Iliad aims to surprise on 4G launch

Xavier Niel, the founder of French mobile-phone upstart Iliad, has suggested the operator may be preparing to launch 4G services during an interview with the Europe1 radio station.

“We will try to provide a surprise one day,” he is quoted as saying by Dow Jones Newswires.

The operator has been advancing rapidly in the 2G and 3G markets since launching services in early 2012 at a fraction of the prices charged by the country’s incumbents.

Xavier Niel, the founder of French mobile-phone upstart Iliad, has suggested the operator may be preparing to launch 4G services during an interview with the Europe1 radio station.

“We will try to provide a surprise one day,” he is quoted as saying by Dow Jones Newswires.

The operator has been advancing rapidly in the 2G and 3G markets since launching services in early 2012 at a fraction of the prices charged by the country’s incumbents.

France Telecom (Paris, France), SFR (Paris, France) and Bouygues (Paris, France) have been forced to slash their tariffs in response, but they have also been hoping to differentiate themselves through 4G while Iliad (Paris, France) is focused on building out its network.

Iliad still relies on roaming deals with its competitors to provide services in many parts of the country, but aims to cover 75% of France by 2015 and 90% by 2018 with its own infrastructure.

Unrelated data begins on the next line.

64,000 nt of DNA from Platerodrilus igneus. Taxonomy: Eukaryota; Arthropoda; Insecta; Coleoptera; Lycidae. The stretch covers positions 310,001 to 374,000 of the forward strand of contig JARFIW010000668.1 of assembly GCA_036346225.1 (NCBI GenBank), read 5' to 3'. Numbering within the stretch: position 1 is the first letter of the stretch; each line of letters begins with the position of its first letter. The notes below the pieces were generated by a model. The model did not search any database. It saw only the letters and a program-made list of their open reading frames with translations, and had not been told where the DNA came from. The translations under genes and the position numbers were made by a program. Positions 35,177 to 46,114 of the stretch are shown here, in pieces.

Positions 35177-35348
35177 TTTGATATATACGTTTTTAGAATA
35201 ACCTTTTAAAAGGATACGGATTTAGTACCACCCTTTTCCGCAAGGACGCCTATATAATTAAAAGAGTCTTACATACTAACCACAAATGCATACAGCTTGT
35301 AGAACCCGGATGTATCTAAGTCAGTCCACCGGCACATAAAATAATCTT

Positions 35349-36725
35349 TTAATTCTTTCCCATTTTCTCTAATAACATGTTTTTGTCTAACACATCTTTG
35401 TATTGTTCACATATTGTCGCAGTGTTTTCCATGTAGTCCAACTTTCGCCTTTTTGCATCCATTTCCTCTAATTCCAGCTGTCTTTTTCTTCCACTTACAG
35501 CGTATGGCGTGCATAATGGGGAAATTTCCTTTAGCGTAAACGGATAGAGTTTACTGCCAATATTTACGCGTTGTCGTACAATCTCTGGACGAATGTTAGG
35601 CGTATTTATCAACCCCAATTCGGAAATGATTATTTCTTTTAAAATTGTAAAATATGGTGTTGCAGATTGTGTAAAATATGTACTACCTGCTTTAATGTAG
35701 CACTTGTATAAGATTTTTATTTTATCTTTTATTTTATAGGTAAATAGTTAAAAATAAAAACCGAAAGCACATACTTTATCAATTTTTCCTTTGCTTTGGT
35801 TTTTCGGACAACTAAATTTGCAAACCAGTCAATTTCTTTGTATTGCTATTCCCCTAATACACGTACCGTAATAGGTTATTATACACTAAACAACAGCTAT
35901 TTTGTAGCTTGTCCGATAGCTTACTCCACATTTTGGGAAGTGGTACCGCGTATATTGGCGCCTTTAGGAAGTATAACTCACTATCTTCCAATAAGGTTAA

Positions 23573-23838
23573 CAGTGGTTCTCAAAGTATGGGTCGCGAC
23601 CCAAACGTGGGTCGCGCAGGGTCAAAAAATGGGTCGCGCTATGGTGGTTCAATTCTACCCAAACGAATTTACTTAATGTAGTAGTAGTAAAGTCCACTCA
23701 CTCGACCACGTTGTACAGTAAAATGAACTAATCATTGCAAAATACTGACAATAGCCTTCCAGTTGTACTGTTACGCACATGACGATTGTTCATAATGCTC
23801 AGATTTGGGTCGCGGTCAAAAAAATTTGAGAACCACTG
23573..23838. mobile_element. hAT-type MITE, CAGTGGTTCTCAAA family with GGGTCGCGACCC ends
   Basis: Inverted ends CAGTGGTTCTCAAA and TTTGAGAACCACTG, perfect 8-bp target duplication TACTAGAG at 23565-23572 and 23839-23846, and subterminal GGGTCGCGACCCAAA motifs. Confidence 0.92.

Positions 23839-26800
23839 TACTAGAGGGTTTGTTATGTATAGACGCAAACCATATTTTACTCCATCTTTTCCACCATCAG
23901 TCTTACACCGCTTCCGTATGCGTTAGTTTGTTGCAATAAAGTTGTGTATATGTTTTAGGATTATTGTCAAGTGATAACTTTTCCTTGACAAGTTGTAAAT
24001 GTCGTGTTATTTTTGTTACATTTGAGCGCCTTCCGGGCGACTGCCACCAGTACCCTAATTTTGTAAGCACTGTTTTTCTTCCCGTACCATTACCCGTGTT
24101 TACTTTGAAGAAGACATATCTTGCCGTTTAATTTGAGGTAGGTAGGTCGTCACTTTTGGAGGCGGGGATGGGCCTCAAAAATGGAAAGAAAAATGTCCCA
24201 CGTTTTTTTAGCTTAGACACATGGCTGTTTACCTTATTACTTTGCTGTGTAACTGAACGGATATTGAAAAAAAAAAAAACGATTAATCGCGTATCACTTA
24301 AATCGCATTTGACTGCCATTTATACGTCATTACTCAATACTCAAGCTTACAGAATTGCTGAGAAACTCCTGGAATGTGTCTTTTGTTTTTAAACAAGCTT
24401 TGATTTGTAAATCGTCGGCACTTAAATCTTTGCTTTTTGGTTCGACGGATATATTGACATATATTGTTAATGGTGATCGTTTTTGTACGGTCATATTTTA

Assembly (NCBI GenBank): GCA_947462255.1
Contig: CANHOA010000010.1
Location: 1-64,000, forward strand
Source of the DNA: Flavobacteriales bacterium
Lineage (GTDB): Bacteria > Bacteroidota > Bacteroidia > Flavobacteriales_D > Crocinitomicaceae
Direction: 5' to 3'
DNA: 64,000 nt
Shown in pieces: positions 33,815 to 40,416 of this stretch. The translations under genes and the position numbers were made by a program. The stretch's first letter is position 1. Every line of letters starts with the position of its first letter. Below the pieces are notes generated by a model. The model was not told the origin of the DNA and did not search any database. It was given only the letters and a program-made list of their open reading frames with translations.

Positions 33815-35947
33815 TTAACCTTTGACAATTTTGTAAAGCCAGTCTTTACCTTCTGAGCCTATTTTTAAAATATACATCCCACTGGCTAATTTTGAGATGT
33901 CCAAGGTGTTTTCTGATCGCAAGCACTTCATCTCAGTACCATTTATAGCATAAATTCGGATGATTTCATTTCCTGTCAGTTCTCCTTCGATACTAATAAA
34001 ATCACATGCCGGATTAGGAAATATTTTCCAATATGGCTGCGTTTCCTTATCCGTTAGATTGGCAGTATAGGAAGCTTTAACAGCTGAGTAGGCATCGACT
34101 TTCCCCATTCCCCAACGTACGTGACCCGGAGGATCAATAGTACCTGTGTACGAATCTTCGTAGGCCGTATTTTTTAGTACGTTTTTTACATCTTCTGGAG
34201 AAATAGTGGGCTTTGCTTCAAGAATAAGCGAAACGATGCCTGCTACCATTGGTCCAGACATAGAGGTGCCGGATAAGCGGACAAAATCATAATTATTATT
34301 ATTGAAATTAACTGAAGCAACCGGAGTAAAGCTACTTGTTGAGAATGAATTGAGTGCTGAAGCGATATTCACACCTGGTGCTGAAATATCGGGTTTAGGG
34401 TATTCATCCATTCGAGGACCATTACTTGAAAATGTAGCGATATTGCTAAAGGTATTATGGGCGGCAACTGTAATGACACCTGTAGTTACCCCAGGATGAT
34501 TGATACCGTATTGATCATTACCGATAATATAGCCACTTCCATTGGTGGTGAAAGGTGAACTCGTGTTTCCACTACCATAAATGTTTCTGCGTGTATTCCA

Last week, Bouygues said it would recruit new sales staff after winning the right to run 4G services over 1800MHz spectrum originally provided for use with basic voice services.

Meanwhile, France Telecom claims to have launched 4G services in 15 “agglomerations”, including 50 towns, and several districts in Paris.

Its Origami Play 4G service costs from €30.90 ($40.22) per month and supports theoretical download speeds of up to 150Mbps.

Iliad won 4G-compatible 2.6GHz spectrum in a government auction in late 2011, paying €271 million for its licenses, but missed out on the more valuable 800MHz airwaves a few weeks later.

Using 2.6GHz spectrum to serve non-urban areas would drive up the cost of deployment because wireless signals do not travel as far in higher frequency bands, forcing operators to install more base stations if they want to achieve the same coverage objectives.